Saturday, January 26, 2008

ScrumPad- an Agile/Scrum Project Management Tool

We are very excited to share with everybody that we are nearing our alpha release of ScrumPad, an Agile/Scrum software project management and collaboration tool. We are targeting February the 19th for an official announcement of ScrumPad alpha release at our Webinar on Scrum for NTEN (a non-profit technology network) members. We believe ScrumPad will be the best tool out there. We are not just saying this because we are developing it, but because we are using it daily to meet our needs. It all started with our dissatisfaction with tools currently available in the market. We said "there gotta be a better way." Here is a little history behind our ScrumPad initiative.

We use Scrum for managing all our software development activities. We started with good old Excel spreadsheet and emails for keeping track of our stories/feature requests, bugs, iterations (sprints), burndown charts, and times. However, in remote delivery environment, it soon became a major headache. We looked for a suitable agile project management and collaboration tool at a reasonable price. We selected Version One in 2006. Although it provided a lot of flexibility, but it took us a good couple months to learn how to use it. When we asked our clients to start using it, they also found it difficult to learn. So, we looked for another tool that is simple to use. And we found one called Basecamp. I am sure many of you are using it. We all including our clients picked up the tool in no time. Life became easy. However, since it was not designed for Scrum, we had to improvise how to adapt it for Scrum (If you are interested to learn how we are using it for Scrum, just give us a shout. We will be happy to share our adaptation of Basecamp for Scrum). One glaring issue though still remained with Basecamp. Its time tracking mechanism was not suitable for Scrum and so we had to continue to use Version One. But using two tools for managing projects became a hassle. So, we finally decided to build something that will make our life simple forever.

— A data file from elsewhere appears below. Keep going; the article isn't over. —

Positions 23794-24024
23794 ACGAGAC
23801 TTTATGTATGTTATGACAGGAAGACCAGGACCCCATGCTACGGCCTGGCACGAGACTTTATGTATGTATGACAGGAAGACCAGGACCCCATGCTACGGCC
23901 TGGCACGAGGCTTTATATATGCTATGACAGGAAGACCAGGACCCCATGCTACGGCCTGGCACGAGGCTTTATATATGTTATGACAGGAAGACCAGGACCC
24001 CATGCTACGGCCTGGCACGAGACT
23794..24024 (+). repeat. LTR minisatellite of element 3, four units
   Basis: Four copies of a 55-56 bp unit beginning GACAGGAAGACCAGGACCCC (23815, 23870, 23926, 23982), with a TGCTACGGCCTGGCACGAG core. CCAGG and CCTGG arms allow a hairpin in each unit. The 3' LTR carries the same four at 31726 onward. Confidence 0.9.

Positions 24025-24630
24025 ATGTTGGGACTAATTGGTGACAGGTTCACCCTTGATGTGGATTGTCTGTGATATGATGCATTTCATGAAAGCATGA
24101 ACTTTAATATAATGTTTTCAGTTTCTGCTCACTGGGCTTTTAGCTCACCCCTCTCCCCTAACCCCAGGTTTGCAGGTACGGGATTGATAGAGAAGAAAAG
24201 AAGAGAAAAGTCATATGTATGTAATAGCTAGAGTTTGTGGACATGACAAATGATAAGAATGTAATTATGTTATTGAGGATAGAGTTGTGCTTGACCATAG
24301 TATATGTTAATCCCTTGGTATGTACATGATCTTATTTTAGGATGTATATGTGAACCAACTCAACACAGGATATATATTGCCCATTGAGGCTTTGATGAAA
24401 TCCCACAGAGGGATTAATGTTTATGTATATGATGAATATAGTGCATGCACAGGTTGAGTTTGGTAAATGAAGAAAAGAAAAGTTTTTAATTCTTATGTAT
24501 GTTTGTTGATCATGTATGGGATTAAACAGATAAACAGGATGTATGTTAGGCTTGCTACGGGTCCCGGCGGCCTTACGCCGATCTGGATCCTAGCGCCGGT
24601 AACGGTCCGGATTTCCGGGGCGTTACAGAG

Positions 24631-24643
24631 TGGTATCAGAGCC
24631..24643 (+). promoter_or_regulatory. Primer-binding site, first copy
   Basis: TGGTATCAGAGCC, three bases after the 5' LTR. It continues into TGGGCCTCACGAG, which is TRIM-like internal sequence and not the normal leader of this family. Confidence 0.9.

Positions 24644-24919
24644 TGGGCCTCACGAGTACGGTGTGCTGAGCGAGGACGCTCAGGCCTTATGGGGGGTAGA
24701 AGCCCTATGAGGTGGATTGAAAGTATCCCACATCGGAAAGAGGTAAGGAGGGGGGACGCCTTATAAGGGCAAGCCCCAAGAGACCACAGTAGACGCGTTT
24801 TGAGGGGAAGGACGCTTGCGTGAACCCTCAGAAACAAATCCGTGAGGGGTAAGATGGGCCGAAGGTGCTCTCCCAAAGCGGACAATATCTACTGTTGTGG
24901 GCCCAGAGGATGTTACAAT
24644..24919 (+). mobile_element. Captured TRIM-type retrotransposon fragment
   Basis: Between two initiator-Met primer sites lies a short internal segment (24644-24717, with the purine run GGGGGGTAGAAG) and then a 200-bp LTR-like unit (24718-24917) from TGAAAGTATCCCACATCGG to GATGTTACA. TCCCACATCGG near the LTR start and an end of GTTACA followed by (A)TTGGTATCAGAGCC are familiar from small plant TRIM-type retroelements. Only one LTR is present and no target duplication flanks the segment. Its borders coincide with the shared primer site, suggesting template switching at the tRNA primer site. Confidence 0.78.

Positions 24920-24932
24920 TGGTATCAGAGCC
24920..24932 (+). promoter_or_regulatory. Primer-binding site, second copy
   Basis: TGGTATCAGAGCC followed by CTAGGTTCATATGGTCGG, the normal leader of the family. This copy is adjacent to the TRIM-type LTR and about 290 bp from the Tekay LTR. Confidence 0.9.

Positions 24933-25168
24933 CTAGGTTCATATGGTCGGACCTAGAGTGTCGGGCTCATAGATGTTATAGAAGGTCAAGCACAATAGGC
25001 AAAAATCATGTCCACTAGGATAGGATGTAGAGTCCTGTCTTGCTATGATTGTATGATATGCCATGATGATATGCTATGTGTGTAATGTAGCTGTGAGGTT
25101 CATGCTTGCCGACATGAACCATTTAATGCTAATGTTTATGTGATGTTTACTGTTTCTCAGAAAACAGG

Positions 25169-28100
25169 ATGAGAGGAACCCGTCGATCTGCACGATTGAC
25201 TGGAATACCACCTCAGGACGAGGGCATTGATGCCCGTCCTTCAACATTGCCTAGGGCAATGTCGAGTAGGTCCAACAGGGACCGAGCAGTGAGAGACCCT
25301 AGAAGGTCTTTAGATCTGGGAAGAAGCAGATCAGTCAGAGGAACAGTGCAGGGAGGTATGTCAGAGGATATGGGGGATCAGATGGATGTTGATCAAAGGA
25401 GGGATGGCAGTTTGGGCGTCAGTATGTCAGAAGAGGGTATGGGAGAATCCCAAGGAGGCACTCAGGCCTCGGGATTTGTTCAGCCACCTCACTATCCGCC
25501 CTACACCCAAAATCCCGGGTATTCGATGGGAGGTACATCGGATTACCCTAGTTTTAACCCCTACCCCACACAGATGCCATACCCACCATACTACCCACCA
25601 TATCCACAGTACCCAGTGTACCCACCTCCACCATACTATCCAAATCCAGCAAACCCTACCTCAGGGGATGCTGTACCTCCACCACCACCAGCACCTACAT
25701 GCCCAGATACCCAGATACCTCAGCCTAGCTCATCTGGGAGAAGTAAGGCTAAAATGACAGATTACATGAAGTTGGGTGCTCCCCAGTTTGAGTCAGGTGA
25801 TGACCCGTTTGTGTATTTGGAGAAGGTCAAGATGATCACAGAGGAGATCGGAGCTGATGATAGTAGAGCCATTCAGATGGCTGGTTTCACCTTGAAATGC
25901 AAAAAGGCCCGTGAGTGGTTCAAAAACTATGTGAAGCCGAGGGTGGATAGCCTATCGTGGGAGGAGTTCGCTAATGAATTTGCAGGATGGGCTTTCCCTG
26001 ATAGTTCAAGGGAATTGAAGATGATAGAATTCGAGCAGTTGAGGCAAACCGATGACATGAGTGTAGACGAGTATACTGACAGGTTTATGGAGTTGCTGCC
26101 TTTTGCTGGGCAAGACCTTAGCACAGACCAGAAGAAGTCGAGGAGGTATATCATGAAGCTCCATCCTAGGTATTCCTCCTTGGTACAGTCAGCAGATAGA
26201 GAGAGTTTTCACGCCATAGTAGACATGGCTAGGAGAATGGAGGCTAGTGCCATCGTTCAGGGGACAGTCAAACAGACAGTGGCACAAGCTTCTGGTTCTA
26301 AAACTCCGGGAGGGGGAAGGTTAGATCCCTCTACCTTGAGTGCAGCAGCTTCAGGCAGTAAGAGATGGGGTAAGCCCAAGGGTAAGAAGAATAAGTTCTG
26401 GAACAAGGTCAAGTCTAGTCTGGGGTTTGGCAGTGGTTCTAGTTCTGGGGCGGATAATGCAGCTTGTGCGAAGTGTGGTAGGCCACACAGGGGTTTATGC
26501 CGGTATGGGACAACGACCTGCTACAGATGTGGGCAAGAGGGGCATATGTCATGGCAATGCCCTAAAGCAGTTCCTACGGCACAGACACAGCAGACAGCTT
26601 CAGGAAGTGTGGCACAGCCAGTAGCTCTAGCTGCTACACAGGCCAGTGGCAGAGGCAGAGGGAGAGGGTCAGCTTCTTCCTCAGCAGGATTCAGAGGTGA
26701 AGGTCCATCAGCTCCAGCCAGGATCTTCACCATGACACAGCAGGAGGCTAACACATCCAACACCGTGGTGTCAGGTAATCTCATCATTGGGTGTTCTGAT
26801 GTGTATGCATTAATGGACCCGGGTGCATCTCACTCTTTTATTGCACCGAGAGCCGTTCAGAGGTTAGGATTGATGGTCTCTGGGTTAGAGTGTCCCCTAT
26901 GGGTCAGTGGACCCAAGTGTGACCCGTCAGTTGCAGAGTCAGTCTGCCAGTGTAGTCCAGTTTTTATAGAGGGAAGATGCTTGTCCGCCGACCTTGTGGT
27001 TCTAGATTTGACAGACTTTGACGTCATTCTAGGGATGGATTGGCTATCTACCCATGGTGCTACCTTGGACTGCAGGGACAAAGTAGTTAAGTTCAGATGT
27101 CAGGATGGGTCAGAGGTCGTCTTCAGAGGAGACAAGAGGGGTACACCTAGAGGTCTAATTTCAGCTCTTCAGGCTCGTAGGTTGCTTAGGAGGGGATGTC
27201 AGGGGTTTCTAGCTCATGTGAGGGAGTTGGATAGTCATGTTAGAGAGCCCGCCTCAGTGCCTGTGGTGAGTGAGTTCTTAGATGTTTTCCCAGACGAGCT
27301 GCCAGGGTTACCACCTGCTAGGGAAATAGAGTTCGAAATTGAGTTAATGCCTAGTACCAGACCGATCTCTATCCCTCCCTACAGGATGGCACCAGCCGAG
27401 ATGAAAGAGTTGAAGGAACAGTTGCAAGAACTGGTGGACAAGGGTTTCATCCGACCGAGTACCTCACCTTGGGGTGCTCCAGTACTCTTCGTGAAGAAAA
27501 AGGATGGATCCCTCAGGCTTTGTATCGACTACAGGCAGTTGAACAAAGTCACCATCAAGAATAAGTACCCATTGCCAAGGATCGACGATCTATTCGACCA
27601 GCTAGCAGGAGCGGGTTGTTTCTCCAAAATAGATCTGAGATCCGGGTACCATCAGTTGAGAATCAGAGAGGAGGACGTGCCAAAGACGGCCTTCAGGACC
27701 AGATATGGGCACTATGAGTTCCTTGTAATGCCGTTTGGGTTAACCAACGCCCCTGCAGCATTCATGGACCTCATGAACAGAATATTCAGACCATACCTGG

One sleepless night, Omar came up with the name ScrumPad and quickly laid out a basic outline/concept for the tool. We all liked the name and immediately got the domain. And now three months later, it took its own life. The team is hard at work creating the most simple, yet complete Web 2.0 Agile/Scrum management tool. For the geeks out there, we are building the tool on RoR platform. We will share our experiences with RoR on our site and in our blogs in the coming weeks.